Anyway, yeah, it sucks not having power, but I was surprised how well we got along without it. Our stove and water heater use natural gas, and we've clung to our land line telephone and even have one last old-school telephone in the house. Not the case for most of our friends and neighbors. Another thing we had that a lot of people didn't (surprisingly): a battery-powered radio. Maybe those of you in other sections of the country are like, Duh! But out here in Southern California, it's shocking how reliant the majority of our population is on grid-transmission electricity. It was such an event out here that all schools in San Diego county are closed today, even though the power went back on roundabout two in the morning.

What about where you live? Does this sound like crazy talk? Is the rest of the country better prepared for an emergency than we are? With the ten-year anniversary of 9/11 coming up this weekend, you can bet the conspiracy theories on our bizarre, massive power outage were flying fast and free. But what if something did happen? Would we be ready?

Wednesday, September 7, 2011

Why Am I Not Surprised?

So my plans to write like a crazy woman starting last Tuesday? The crazy part, I've got down, but the writing, not so much. I keep hoping the time will come, but then it doesn't. Actually, I did seize a little bit of time last Thursday and Friday, but then I wound up mostly revising, not really getting into new material. Maybe because my life has been busy with new material. Like, did I mention my middle child started middle school? Each day brings a new surprise. I'll delete this post later, so his antics aren't forever memorialized, but here's a little taste of what's been going on:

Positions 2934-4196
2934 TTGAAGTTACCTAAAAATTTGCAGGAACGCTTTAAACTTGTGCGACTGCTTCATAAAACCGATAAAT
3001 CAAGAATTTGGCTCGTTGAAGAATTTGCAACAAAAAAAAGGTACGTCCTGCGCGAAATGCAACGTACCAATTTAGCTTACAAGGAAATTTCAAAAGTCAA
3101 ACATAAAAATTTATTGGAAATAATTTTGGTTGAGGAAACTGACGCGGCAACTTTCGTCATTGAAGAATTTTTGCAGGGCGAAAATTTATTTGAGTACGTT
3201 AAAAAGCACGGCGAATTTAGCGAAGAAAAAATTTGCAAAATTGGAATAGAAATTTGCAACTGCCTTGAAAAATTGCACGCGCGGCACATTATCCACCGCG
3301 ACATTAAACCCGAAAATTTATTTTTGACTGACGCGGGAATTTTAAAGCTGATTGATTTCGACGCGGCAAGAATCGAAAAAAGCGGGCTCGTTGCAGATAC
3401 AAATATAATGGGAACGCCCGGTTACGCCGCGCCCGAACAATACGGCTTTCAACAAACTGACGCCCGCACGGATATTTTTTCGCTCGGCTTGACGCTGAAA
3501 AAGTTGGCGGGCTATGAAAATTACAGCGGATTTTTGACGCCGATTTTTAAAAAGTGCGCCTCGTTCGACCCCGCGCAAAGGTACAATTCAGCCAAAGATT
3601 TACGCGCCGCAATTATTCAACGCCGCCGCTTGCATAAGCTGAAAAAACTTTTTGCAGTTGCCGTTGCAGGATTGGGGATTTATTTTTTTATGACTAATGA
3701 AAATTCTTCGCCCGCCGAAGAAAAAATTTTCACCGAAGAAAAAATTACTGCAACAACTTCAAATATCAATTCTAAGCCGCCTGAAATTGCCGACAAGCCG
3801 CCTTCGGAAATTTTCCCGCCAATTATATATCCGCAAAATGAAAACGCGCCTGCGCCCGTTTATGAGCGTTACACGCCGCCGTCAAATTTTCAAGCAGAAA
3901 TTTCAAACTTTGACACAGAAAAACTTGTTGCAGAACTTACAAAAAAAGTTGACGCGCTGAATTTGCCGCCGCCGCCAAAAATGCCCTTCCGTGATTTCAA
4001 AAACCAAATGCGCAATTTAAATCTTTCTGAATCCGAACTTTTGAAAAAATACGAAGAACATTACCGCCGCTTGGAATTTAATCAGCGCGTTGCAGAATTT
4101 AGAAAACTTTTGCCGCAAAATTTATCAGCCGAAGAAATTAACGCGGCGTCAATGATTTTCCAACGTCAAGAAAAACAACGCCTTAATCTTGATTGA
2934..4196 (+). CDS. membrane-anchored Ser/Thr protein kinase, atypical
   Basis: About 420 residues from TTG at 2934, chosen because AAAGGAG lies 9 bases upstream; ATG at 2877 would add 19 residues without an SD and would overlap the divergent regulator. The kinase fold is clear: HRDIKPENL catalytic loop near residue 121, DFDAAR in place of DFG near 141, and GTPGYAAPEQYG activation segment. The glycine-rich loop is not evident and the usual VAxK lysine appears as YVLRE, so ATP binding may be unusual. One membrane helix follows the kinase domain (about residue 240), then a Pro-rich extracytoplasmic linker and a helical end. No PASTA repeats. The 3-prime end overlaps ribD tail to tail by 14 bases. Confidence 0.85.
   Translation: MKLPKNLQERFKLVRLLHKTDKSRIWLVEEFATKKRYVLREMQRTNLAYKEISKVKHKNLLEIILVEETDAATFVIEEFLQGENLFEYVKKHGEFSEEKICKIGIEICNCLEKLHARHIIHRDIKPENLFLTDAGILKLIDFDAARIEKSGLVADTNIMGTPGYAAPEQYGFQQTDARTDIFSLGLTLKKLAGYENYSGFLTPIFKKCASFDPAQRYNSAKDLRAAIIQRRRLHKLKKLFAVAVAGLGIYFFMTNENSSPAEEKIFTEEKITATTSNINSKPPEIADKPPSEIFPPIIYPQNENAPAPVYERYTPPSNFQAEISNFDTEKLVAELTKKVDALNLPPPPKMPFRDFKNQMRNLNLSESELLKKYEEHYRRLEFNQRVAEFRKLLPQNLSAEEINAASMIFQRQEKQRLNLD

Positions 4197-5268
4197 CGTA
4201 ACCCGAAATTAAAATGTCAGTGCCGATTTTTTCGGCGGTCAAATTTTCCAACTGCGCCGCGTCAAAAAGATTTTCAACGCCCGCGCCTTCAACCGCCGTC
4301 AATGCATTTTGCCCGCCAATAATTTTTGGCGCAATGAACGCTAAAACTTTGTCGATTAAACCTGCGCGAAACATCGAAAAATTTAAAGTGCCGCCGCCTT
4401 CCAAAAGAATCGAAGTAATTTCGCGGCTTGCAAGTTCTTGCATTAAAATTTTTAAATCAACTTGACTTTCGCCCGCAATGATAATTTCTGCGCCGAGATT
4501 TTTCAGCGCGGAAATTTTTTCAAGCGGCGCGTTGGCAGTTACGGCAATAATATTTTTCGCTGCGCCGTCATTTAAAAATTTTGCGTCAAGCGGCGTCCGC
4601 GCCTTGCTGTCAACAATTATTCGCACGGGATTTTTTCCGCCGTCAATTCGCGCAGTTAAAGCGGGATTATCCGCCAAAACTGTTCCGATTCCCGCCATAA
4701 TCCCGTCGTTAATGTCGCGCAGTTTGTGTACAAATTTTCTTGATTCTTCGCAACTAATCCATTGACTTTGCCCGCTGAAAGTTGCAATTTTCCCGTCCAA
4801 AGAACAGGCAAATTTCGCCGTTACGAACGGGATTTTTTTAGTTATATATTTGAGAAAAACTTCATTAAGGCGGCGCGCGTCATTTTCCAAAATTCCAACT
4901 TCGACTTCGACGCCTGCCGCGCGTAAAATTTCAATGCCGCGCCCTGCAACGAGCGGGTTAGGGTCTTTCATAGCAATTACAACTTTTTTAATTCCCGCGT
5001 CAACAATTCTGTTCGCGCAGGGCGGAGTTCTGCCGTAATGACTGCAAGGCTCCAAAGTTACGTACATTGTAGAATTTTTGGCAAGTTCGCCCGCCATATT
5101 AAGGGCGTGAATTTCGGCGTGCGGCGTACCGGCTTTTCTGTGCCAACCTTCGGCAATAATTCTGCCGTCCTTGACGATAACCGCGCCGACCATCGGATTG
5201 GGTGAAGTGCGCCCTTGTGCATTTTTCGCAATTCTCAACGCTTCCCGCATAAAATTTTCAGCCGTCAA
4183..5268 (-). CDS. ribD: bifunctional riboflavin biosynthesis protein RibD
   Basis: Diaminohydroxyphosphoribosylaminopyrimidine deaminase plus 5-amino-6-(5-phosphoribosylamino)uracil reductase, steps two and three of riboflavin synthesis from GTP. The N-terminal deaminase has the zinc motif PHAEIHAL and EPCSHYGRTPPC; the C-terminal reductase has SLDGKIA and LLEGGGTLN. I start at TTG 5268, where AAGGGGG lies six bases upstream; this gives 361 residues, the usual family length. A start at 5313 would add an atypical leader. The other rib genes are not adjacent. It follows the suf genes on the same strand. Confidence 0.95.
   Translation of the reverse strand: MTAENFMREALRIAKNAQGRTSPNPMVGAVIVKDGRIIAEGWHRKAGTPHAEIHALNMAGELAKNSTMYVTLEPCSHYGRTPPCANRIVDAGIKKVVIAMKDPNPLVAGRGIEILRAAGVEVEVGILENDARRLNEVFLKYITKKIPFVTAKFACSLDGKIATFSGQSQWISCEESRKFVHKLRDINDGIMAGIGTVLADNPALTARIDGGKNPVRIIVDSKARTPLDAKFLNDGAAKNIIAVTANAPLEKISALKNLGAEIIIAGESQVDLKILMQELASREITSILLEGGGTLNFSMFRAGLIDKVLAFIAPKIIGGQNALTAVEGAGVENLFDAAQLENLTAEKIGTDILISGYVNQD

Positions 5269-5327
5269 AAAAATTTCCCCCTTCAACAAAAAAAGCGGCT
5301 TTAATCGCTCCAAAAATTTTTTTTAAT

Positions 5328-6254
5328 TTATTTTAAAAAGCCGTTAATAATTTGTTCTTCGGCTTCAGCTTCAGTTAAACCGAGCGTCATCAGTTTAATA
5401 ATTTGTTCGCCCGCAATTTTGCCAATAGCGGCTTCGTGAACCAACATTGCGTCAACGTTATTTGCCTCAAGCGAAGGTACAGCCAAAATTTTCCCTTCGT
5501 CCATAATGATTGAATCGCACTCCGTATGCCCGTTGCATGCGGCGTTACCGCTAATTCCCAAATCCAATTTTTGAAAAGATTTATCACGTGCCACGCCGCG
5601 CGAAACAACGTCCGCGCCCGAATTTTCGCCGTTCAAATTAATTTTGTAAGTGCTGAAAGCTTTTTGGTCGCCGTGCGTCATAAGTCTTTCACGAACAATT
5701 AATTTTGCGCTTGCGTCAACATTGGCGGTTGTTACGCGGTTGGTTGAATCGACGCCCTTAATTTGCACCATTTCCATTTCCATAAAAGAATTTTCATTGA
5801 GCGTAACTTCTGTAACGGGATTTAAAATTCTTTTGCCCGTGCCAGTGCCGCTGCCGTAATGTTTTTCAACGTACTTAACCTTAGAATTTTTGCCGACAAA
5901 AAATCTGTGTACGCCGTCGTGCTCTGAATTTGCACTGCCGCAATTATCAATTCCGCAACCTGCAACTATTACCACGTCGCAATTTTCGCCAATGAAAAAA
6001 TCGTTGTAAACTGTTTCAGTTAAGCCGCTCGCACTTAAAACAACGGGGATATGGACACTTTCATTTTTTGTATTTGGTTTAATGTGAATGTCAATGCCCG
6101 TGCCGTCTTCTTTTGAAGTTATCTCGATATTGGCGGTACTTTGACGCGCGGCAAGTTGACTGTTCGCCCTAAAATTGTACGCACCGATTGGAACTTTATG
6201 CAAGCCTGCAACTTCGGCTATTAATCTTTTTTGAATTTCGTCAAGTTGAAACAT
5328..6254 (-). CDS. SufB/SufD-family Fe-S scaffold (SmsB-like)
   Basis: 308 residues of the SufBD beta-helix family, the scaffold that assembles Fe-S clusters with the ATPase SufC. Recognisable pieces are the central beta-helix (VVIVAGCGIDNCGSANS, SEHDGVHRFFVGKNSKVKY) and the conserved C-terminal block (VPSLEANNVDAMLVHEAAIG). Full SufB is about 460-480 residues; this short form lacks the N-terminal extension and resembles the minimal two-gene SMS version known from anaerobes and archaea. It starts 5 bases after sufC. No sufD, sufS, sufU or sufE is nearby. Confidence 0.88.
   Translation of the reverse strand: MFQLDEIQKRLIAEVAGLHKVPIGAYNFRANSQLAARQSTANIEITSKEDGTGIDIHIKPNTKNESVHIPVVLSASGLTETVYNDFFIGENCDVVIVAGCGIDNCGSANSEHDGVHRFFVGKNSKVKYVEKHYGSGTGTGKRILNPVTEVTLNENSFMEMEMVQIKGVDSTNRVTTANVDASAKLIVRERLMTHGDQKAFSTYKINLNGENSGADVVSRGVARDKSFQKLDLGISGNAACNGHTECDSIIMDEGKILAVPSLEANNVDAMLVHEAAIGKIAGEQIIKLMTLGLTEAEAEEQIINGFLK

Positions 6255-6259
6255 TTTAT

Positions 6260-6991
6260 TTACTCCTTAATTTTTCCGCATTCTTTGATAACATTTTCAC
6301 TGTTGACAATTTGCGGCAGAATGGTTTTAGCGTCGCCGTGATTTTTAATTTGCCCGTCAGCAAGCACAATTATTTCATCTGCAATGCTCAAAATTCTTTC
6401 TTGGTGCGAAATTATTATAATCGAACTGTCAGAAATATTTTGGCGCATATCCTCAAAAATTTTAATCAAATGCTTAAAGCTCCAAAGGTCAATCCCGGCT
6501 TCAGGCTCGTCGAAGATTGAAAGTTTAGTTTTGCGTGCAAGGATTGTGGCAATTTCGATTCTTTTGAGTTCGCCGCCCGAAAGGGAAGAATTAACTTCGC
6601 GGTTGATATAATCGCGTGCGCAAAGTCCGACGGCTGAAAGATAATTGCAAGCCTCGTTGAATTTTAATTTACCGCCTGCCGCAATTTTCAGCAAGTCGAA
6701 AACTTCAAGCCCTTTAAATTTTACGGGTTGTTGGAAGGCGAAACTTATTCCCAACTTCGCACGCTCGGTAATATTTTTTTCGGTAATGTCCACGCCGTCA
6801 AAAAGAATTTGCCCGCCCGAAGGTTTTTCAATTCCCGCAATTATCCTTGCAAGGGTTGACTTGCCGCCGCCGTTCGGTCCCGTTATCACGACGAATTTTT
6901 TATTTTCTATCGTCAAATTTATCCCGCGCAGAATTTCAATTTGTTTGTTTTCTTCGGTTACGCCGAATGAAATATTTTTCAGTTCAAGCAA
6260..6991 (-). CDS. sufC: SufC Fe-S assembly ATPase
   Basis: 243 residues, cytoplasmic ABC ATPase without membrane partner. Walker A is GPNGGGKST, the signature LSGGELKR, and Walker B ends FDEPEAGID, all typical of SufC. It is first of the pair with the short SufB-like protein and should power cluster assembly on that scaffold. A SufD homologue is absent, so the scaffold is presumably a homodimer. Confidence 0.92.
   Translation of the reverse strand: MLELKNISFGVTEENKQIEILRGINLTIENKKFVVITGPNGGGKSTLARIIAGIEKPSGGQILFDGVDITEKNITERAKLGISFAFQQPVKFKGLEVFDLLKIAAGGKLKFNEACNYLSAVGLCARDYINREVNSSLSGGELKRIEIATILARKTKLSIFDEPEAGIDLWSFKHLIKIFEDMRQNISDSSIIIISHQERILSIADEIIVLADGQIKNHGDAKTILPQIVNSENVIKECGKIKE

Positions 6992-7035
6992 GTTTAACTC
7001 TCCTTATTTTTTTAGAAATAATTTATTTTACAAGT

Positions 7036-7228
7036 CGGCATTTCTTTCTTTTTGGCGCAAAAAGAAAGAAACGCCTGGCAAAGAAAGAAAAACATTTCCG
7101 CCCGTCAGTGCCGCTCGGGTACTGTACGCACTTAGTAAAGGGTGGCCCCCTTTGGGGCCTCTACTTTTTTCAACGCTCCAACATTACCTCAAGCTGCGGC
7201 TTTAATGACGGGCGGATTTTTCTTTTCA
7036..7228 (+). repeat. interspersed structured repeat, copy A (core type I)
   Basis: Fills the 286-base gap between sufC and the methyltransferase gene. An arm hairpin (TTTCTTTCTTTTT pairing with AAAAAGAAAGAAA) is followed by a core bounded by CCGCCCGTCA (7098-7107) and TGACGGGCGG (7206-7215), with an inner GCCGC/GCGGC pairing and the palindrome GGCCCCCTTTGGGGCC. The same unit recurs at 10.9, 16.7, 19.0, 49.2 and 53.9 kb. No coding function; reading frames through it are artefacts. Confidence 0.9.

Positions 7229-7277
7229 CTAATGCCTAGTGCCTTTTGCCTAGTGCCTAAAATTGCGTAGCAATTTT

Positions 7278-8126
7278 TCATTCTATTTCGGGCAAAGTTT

Tuesday - He growls at several teachers, throws a crumpled piece of paper at another, then gets kicked out of class about 30 seconds into yet another class for making squawking noises.

Wednesday - Growls at fewer teachers but animal noises still abound. Teachers enforce seating charts to ensure he and his best friend have been separated in the classes they have together. Both now sit near "a bunch of nerds" or "a kid who doesn't speak any English."

Thursday - After school, he films his 12-year-old best friend DRIVING his mom's Expedition over a (no longer operable) toy car. When he gets home, he creates an alternate gmail address so he can get around our parental controls and post said video on YouTube.

Friday - Trying to impress his buddies, my son jumps into the custodian's golf-cart-esque vehicle and attempts to drive. He gets it in reverse but can't figure out how to put it back in drive before the custodian yells at him to get the hell off his cart.

Tuesday - Because of the holiday, my son was able to keep his library movies an extra day. However, he forgot to return them until after school, causing him to almost miss his bus home. Afraid the bus was about to leave, he jumps in the side door Emergency Exit, causing the bus driver (who's a very patient man) to yell at him about never opening those doors unless the bus has crashed or is in a similarly dire circumstance.